Politics of Poverty

Food Security and the G7: Is Elmau the new L’Aquila?

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Vegetables grown in Touba Ngembe are displayed for sale in the village market of Ndiaganiao, Senegal Tuesday, April 20, 2010. Photo: Rebecca Blackwell/Oxfam America

Industrialized nations are considering a big, new food security and nutrition commitment.

It’s easy to forget the bad old days of 2008.  Food prices were going crazy around the world.   There were “food riots” in 30+ countries.  The World Bank (and many others) issued a call for action to help the poorest farmers in the world, based on analysis  that showed that the international development community had essentially abandoned them, with aid and investment in the agriculture sector withered to a small fraction of what it once was.

Suddenly, food security, food production and farming were top-tier issues.  Donors rallied to put agriculture and food security back near the top.  And the G8 highlighted the issue with an important initiative launched at the Italy summit in L’Aquila.

Since then, food security has remained a significant priority, although you can feel the energy and urgency deflating.  Food prices have floated downward in the last few years.  And donor assistance for food security and agriculture is, again, falling.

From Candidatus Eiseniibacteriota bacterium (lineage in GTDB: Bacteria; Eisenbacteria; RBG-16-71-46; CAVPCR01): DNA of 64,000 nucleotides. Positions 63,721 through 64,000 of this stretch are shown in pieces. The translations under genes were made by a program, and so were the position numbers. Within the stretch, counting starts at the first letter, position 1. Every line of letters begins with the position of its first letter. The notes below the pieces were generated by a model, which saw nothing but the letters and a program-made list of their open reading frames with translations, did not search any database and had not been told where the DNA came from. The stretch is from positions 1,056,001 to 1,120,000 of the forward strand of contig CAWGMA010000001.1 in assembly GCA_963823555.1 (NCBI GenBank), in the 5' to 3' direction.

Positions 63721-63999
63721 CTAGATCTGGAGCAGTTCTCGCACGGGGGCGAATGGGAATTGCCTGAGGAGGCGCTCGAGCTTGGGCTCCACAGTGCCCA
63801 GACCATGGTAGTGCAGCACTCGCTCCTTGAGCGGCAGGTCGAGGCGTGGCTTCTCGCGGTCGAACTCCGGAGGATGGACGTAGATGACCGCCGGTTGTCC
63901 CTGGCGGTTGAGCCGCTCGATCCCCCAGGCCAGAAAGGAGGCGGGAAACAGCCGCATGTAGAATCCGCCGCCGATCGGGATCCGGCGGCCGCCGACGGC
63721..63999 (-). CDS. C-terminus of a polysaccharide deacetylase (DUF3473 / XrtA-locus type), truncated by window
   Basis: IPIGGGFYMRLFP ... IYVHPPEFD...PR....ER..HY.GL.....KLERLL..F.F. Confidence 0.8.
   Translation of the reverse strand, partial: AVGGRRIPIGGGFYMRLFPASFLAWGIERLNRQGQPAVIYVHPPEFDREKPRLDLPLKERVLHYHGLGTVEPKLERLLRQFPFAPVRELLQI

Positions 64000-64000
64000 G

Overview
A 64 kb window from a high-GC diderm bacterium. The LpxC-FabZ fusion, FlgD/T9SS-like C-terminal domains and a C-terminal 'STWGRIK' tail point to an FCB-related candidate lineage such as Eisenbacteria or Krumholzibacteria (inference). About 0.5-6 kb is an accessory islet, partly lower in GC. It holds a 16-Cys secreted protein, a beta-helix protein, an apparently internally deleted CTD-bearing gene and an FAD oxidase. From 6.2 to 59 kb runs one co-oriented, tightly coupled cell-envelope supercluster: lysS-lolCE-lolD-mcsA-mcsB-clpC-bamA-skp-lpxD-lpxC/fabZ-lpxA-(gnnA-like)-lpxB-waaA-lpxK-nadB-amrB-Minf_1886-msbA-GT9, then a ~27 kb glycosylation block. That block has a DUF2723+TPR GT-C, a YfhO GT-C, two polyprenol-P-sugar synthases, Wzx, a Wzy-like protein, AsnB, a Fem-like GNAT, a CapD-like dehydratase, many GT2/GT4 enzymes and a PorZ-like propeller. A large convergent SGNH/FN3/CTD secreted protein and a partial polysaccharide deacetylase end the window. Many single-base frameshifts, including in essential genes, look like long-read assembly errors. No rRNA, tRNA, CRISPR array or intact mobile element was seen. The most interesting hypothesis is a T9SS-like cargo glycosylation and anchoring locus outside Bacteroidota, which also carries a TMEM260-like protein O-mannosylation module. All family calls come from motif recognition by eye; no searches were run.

Comes now another G7 summit (Russia since expelled for bad behavior), this time hosted by Germany in the mountain resort of Schloss Elmau.  For months we wondered what issues would bubble up the agenda for the summit.  Now, it seems an answer is emerging: Food security.

Word is leaking out that the German government has proposed a new, ambitious initiative that would renew and build out the L’Aquila initiative.

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Today at the Chicago Council conference in Washington DC, Stefan Schmitz, the German “food sherpa” announced that Germany has put food security and nutrition on the G7 agenda.  He describes a broader initiative that will continue the L’Aquila initiative’s focus on small farmer productivity, but also to expand to include other elements on nutrition, climate resilience, gender.  He noted that fragility and conflict should be recognized as important drivers of hunger and need more attention.  He spoke about the need to break the cycle of poor nutrition and ill health from mothers to children.  “Germany is convinced that a world without hunger is possible, but ‘business as usual’ is not an option.”

This is a welcome – even exciting – boost the historic effort to end hunger.  Details to be negotiated.

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